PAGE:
The character of Hollis Mulwray is presumed to have been inspired by and loosely based on[11][12][13] Irish immigrant William Mulholland (1855–1935), the superintendent and chief engineer of the Los Angeles Department of Water and Power, who oversaw the construction of the 230-mile aqueduct that carries water from the Owens Valley to Los Angeles.[12]

Author Vincent Brook considers real-life Mulholland to be split, in the film, into "noble Water and Power chief Hollis Mulwray" and "mobster muscle Claude Mulvihill,"[13] just as Land syndicate and Combination members, who "exploited their insider knowledge" on account of "personal greed," are "condensed into the singular, and singularly monstrous, Noah Cross."[13]

In the film, Mulwray opposes the dam that Noah Cross and the city wanted, for reasons of engineering and safety, arguing he would not repeat his previous mistake as when his dam broke resulting in the deaths of hundreds. This alludes to the disaster of the St. Francis Dam, when the dam had been inspected by Mulholland on the day of its catastrophic failure just before midnight on March 12, 1928.[14] As many as 600 people (including 42 school-aged children) died that day and the Santa Clara River Valley, including the town of Santa Paula, was inundated with flood water, the event thus also effectively ending Mulholland's career.[15][16]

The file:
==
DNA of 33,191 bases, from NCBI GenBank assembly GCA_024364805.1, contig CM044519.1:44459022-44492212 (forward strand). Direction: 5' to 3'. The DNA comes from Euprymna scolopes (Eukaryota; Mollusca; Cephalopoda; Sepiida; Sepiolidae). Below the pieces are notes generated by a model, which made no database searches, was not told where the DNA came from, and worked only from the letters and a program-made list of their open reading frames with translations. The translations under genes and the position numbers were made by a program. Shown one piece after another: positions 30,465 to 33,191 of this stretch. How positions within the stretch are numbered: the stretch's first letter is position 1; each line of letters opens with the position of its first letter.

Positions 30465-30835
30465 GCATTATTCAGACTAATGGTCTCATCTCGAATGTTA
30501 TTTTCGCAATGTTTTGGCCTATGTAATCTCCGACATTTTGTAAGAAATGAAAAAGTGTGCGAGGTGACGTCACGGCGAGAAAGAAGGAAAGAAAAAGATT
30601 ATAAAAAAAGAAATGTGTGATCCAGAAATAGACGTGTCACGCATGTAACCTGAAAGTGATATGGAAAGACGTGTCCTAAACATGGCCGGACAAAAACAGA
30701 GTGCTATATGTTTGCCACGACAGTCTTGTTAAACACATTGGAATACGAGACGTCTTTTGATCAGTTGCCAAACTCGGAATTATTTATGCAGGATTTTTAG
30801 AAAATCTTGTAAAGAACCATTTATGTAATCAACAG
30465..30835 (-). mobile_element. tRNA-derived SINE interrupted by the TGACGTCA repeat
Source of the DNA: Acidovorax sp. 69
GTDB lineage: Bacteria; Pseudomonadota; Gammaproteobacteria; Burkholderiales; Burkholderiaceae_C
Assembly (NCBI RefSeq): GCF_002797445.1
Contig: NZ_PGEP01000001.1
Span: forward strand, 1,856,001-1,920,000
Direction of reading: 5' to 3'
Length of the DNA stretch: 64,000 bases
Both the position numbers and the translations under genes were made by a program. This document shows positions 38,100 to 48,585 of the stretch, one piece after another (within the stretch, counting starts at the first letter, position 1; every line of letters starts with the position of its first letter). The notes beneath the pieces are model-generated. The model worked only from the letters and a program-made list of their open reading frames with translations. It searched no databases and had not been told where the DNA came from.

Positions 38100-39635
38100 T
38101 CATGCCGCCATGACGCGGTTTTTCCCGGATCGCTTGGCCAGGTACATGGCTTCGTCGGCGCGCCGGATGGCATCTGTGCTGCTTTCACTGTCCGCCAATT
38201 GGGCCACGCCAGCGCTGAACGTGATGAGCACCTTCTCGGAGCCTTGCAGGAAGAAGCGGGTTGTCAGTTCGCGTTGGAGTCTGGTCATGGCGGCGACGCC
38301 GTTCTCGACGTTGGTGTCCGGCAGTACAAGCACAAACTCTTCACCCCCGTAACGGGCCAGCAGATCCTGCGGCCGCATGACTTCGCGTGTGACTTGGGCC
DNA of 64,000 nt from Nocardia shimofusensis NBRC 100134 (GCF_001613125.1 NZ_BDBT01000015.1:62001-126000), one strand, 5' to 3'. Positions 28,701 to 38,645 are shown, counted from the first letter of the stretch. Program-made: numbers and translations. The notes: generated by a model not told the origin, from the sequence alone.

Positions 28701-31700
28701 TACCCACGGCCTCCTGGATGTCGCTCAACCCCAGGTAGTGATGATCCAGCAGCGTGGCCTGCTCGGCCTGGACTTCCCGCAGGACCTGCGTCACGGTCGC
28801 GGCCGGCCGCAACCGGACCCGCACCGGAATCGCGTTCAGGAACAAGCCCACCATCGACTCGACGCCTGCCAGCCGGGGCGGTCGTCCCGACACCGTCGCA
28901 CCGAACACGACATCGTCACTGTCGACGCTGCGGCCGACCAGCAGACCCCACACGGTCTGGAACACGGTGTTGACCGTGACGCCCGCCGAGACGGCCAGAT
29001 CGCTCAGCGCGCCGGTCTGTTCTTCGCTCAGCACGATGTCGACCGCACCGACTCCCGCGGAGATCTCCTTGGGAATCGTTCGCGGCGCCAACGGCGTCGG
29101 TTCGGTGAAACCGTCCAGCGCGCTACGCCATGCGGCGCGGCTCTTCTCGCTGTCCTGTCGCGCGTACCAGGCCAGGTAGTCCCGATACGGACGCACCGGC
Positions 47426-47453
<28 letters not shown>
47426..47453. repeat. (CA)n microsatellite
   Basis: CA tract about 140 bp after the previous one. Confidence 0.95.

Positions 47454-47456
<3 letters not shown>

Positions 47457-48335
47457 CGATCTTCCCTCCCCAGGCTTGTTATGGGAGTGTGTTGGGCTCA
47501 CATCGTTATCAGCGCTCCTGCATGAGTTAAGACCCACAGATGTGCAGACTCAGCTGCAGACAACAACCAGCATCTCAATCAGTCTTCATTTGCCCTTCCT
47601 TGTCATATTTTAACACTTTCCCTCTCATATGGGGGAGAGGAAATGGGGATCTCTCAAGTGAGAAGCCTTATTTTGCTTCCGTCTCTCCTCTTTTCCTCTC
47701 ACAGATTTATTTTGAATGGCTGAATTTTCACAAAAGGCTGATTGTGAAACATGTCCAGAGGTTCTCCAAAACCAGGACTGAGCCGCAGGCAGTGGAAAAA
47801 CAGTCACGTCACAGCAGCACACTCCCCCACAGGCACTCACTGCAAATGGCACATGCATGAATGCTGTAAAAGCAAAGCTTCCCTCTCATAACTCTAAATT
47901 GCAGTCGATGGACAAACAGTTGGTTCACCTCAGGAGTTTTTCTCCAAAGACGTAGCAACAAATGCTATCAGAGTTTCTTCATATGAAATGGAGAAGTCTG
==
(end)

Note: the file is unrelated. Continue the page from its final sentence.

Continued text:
Towne wrote the screenplay with Jack Nicholson in mind.[7] He took the title (and the exchange, "What did you do in Chinatown?" / "As little as possible") from a Hungarian vice cop who had worked in Chinatown and explained to the writer that the complicated array of dialects and gangs in Los Angeles's Chinatown made it impossible for the police to know whether their interventions were helping victims or furthering their exploitation.[7]